Illinois a State Divided; Its Residents the Solution for Unity

by Shawn P. Healy, PhD, Democracy Program Director

Despite the recent thaw in the Springfield Stalemate, Illinois government still has significant challenges in earning the confidence of its constituents. That was my major take-away after attending a program last week sponsored by the Illinois Campaign for Political Reform (ICPR) titled “Illinois: A State Divided?

ICPR assembled an impressive panel representing Illinois’ demographic diversity, academia, business interests, and the media. This included:



Dr. Jackson led off with a distillation of polling data underlining the program’s theme. Illinois voters’ assessment of whether the country is on the right or wrong track is tied to geography, with Chicagoans (22%) least likely to answer in the affirmative, and suburban (28%) and downstate voters slightly and significantly (43%) more positive, respectively.

By comparison, voters are universally negative about the state of the state, with only 9% claiming Illinois is on the right track and little regional variation. However, while only one-third of Chicagoans feel that the city is on the right track, a majority of suburbanites (58%) and downstate residents (56%) are pleased with the direction of local affairs.

More generally, Illinois voters feel that state government does not represent the values of their community well (53%). Seventy percent claim that state government does not consider their community’s opinions when making decisions. And 62% believe that state government resources are poorly distributed across the state.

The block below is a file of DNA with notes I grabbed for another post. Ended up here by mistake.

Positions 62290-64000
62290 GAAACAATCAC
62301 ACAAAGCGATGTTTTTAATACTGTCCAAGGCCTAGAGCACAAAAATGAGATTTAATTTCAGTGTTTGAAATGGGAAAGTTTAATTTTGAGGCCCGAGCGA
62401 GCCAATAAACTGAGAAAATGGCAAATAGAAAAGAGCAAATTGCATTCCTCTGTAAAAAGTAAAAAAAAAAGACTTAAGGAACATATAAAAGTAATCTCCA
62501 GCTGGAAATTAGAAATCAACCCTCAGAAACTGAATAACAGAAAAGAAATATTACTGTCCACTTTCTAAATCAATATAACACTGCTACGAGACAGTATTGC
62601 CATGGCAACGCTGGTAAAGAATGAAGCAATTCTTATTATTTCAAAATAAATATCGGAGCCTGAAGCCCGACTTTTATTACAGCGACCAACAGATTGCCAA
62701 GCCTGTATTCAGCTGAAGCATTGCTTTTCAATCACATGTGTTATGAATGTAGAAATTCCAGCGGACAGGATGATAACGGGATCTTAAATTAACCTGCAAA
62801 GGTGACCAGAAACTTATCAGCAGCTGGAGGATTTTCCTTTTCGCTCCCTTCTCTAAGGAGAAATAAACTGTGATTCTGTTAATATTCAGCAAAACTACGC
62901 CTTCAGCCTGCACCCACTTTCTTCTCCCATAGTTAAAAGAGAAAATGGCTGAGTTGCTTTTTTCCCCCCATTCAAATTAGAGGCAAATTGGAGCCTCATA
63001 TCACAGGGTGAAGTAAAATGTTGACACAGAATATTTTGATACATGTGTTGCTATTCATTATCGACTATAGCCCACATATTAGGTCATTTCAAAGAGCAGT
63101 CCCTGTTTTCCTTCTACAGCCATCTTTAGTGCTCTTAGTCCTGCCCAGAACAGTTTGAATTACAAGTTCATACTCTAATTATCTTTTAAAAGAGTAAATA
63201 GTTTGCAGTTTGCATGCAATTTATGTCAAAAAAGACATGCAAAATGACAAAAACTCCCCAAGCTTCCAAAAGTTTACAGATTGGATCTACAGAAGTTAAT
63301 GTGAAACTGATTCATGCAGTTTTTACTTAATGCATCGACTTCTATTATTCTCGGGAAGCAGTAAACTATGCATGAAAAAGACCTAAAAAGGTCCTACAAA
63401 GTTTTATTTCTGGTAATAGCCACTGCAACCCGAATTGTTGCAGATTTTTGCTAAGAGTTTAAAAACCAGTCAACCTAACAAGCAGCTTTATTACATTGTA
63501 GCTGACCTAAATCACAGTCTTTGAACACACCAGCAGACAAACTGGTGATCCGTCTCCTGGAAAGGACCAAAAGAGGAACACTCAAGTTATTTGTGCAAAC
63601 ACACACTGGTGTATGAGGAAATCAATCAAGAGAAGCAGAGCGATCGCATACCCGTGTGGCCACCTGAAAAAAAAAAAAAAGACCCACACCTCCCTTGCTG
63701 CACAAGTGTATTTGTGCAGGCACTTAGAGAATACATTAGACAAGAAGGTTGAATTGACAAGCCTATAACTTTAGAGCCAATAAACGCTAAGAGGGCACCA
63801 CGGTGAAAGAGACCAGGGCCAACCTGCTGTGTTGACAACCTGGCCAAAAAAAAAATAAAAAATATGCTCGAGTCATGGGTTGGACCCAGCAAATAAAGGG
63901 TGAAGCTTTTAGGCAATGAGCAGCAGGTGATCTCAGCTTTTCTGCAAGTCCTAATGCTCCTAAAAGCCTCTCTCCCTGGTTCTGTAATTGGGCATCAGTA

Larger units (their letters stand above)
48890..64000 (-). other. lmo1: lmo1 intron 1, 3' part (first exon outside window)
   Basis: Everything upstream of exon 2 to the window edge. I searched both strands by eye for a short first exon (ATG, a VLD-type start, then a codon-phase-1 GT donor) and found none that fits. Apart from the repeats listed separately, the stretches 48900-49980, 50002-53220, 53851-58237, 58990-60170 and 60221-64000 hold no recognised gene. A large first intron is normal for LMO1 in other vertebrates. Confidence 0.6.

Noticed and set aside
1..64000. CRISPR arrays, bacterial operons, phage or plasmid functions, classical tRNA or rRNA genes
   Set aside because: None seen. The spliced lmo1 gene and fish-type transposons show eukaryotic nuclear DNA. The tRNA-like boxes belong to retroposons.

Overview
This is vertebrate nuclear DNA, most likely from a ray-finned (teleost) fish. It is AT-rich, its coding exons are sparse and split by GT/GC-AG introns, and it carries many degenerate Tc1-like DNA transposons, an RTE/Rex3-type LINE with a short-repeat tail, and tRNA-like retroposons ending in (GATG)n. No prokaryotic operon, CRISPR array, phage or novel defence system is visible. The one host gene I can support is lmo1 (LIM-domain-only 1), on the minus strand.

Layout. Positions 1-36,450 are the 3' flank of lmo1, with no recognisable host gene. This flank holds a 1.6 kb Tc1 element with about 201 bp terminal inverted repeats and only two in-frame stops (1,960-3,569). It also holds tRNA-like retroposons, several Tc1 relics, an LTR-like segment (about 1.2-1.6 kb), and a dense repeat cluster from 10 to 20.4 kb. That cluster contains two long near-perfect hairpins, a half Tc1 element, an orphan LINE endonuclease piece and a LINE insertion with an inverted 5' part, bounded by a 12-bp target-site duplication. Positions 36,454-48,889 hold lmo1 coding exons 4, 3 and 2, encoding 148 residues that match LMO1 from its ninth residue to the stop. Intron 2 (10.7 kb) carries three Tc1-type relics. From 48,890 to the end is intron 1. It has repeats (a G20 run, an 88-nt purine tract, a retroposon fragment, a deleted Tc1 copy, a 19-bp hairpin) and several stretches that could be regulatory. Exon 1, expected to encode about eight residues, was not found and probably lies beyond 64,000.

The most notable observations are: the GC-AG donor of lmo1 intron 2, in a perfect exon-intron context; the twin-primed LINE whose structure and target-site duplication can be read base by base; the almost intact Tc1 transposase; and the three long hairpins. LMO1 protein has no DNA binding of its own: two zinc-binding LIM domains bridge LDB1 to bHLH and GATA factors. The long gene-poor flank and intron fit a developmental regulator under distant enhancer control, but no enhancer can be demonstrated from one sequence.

Rebuilding shattered confidence in state government will take time, and perhaps begins with greater accessibility of elected officials beyond campaign season, according to Karen Ford.

Celina Villanueva lamented the assumption among residents that political corruption is universal, and Tom Bevan said the only state comparable to Illinois is New Jersey which has its own legacy of corruption and deeply unpopular governor.

Todd Maisch is struck by the lack of state pride in comparison to our neighboring states, and shared his disappointment that the budget impasse ended without structural reforms that would allow Illinois to exit a cycle of budget deficits, tax increases, and anemic economic growth.

Looking ahead, Ford sized up a gubernatorial field dominated by wealthy white men willing to open their pocket books and likely to break national campaign spending records over the next sixteen months. But Bevan cautioned that money is less consequential in an era of tribal politics where people get their news in partisan echo chambers.

If there is hope on the horizon, it lies in the hands of Illinois residents who must demand more of elected officials and re-enter a mostly-vacated public arena. Illinois is a deeply divided state, and our political leaders, parties, media, and interest groups are contributing factors. Unity, achieved through deliberation and compromise, falls to us, the fair residents of the Land of Lincoln.

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